Hemophilus ducreyi is the cause of chancroid. Usually there are multiple painful ulcerations with scalloped edges and a red halo. Tender regional adenopathy occurs in about 60% of cases and may suppurate forming buboes. Laboratory tests are not readily available. The Centers for Disease Control recommends presumptive treatment. A one time dose of azithromycin or ceftriaxone is often used.

Lymphogranuloma venereum (LGV) is rare in the United States. It is caused by LGV serovars of Chlamydia trachomatis. Often the initial papule or ulcer goes unrecognized. Buboes (swollen, fluctuant lymph nodes) may develop. The best test is the serum complement fixation titer but it is only 80% sensitive. Treatment consists of twenty-one days of doxycycline or erythromycin.

Most genital warts are condylomata acuminata, caused by the human papillomavirus (HPV). "Acuminata" refers to the finger-like papillae that compose most warts giving them their cauliflower like appearance. There are many different HPV types. Some types are predisposed to causing condylomas while others are more likely to cause cervical dysplasia and anogenital malignancies. Condylomas are often diagnosed clinically but specimens can be sent for pathology. They resolve over time but can be treated with lasers, chemicals (e.g., podophyllin, trichloroacetic acid), or liquid nitrogen.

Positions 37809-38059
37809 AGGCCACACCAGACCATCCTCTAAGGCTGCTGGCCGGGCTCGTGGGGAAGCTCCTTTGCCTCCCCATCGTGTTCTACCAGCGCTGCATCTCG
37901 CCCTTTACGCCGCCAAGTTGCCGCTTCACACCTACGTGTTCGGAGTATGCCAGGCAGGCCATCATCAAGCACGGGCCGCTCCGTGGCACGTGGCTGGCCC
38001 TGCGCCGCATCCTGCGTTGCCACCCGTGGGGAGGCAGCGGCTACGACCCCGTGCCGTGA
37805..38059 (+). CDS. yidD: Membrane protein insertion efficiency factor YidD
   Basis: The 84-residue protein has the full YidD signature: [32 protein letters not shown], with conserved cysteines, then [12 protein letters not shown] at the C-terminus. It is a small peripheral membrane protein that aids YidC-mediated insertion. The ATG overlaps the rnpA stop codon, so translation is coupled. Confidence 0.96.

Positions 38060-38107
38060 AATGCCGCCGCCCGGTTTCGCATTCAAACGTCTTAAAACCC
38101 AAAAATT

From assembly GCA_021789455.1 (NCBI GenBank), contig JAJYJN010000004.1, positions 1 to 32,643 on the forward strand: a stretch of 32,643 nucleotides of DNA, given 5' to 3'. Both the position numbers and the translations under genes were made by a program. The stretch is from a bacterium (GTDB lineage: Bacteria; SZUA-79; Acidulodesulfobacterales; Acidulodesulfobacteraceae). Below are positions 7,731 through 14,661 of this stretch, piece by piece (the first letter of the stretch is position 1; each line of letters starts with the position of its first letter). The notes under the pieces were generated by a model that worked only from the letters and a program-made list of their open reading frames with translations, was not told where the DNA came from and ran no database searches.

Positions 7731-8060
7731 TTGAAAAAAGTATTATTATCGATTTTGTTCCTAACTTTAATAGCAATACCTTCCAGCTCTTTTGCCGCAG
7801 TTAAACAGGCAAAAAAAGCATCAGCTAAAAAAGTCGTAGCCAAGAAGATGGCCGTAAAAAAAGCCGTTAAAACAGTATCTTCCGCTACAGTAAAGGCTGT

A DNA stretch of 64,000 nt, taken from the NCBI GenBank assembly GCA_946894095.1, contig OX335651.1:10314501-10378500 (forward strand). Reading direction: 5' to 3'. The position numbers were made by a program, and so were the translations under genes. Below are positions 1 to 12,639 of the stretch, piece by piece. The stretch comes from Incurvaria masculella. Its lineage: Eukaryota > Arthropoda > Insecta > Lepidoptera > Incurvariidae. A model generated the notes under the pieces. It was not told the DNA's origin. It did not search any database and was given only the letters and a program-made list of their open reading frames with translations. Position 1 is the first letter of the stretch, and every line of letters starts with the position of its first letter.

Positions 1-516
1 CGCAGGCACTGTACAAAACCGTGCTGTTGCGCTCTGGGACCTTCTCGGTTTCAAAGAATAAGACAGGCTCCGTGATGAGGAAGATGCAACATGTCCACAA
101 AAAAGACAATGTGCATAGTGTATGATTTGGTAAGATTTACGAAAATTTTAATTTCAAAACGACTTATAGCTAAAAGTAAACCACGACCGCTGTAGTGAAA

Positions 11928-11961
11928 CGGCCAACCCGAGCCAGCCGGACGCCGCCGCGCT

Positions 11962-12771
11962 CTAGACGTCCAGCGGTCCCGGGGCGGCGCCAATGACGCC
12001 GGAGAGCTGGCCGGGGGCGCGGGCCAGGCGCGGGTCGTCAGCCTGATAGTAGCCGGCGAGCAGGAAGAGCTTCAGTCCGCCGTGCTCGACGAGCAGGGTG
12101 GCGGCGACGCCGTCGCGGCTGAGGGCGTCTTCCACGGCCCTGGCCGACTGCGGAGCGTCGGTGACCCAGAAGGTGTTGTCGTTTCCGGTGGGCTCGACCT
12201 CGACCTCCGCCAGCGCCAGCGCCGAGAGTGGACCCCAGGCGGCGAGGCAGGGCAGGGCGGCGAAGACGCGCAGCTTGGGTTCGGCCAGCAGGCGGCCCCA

Condyloma lata are a much less common cause of genital warts. They are a form of secondary syphilis and are usually flat and moist. They are diagnosed by clinical appearance along with a positive RPR. They resolve over time but may progress to tertiary syphilis and so are treated with a intramuscular injection of penicillin

Treatment of STIs

More info: Treatment of STI's from the CDC


Quick Check: STI's